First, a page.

St. Petersburg Coastal and Marine Science Center

Hazards

Filter Total Items: 6
Date published: August 6, 2019
Status: Active

Coastal System Change at Fire Island, New York

Fire Island is a 50-km long barrier island along the south shore of Long Island, New York. The island is comprised of seventeen year-round communities; federal, state, and county parks; and supports distinct ecosystems alongside areas of economic and cultural value. In addition to providing resources to its residents, the barrier island also protects the heavily-populated mainland from storm...

Date published: March 16, 2018
Status: Completed

Hurricane Sandy Response - Storm Impacts and Vulnerability of Coastal Beaches

Scientists evaluated and improved the accuracy of pre-landfall forecasts of storm-induced coastal erosion hazards for Northeast beaches using data from post-Sandy lidar sruveys, beach morphology, and storm hydrodamics. 

Contacts: Hilary Stockdon
Date published: March 16, 2018
Status: Completed

Hurricane Sandy Response - Barrier Island and Estuarine Wetland Physical Change Assessment

This project integrated a wetland assessment with existing coastal-change hazard assessments for the adjacent dunes and beaches of Assateague Island, Maryland, to create a more comprehensive coastal vulnerability assessment.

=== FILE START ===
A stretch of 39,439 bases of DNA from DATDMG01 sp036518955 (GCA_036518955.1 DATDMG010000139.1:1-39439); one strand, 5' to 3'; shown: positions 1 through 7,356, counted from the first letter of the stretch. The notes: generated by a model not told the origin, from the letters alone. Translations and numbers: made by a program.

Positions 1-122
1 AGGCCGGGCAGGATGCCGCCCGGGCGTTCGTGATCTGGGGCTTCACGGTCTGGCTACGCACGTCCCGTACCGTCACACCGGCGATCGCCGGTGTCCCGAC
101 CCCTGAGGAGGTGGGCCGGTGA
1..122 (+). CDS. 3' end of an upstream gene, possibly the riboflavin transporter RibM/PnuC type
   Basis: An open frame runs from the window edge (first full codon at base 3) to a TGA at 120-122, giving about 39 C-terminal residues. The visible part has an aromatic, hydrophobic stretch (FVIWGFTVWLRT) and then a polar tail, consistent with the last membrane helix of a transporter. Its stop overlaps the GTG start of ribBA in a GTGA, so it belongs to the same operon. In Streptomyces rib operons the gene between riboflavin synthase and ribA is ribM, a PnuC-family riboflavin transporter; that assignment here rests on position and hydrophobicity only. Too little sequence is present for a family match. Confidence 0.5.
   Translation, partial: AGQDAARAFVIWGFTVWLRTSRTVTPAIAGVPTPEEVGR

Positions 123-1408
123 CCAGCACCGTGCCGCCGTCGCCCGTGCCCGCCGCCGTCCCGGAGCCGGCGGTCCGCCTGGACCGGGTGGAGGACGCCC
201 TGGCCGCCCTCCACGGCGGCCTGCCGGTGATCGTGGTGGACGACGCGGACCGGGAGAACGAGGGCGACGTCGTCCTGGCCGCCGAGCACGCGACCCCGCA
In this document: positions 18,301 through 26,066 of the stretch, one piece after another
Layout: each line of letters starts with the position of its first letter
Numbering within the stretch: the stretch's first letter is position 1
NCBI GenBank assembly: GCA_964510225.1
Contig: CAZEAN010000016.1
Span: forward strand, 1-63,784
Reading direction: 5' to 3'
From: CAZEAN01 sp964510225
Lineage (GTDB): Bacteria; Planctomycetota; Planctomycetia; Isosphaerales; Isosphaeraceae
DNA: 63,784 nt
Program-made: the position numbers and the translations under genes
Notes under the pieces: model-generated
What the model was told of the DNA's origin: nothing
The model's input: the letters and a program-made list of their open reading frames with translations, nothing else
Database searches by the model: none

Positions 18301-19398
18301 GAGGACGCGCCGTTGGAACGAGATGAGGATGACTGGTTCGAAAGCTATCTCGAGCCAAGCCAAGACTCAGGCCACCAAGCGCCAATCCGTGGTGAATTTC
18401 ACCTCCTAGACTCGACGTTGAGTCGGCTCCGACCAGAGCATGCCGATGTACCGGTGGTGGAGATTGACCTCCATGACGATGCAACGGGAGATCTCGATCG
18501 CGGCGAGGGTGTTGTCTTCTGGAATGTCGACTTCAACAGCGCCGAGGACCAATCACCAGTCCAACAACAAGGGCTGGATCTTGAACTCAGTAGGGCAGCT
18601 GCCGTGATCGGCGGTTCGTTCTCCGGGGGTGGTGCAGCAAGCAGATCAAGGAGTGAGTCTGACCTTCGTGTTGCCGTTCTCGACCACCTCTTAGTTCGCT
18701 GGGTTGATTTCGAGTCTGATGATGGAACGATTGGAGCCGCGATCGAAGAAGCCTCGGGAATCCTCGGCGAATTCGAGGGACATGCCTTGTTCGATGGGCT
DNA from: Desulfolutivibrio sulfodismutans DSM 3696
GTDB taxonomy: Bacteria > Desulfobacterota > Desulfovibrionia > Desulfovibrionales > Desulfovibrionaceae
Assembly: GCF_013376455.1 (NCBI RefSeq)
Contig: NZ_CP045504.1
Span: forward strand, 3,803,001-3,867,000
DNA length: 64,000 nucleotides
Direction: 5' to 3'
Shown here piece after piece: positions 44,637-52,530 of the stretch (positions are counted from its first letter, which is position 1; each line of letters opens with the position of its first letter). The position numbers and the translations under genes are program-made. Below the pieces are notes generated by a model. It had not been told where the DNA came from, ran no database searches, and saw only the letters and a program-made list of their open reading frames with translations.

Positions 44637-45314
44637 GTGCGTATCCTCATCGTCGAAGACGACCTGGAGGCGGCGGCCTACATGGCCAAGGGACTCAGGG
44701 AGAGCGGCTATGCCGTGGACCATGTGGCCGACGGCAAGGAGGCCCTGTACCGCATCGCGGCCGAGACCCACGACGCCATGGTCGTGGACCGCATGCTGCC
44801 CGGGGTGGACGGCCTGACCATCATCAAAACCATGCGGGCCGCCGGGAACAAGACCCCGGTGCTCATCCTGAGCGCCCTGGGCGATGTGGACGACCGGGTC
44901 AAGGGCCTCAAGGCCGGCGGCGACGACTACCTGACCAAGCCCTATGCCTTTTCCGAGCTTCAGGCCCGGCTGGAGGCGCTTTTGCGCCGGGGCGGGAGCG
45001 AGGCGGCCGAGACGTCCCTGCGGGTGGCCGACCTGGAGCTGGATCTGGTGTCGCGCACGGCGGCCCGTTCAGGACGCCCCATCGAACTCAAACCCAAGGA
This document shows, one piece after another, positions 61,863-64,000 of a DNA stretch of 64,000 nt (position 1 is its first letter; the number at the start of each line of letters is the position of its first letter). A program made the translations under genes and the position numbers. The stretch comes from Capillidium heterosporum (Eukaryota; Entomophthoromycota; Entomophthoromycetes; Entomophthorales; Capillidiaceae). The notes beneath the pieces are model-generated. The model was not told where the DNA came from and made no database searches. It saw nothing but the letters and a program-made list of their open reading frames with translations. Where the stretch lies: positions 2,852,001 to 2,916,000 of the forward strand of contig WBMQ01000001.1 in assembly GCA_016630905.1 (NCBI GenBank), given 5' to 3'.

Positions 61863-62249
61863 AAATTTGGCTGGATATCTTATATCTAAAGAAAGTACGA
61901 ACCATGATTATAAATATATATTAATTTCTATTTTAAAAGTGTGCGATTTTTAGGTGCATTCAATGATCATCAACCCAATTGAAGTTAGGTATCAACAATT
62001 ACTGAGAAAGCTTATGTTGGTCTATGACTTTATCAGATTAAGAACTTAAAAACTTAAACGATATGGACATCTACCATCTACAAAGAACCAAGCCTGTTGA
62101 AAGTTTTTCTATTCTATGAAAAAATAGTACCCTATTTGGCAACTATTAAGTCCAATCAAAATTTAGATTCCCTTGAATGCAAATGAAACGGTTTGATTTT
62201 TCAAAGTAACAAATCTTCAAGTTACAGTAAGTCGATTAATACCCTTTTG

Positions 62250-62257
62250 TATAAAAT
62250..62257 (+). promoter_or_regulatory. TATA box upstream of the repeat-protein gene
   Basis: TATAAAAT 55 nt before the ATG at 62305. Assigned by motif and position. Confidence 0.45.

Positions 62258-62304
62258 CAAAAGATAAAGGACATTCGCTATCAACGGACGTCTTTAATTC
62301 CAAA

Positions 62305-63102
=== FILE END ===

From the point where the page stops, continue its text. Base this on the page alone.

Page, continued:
Contacts: Nathaniel Plant
Date published: January 17, 2018
Status: Active

National Assessment of Coastal Change Hazards

Research to identify areas that are most vulnerable to coastal change hazards including beach and dune erosion, long-term shoreline change, and sea-level rise.

Date published: January 12, 2018
Status: Active

Joint USGS/USEPA Pathogens in Soils Geographic Information Systems Project

Studies determine background concentrations of select pathogens in soils of the contiguous U.S. and the influences of geochemistry, weather and climate on these populations. 

Contacts: Dale Griffin, Heather Schreppel, Erin Silvestri
Date published: December 5, 2017
Status: Completed

Barrier Island Evolution

The Barrier Island Evolution Project addresses a research gap between the short time scale of individual storms (hours to days) and the longer time scales associated with the historic and geologic evolution of the coastal system (decades to millennia).

Contacts: Nathaniel Plant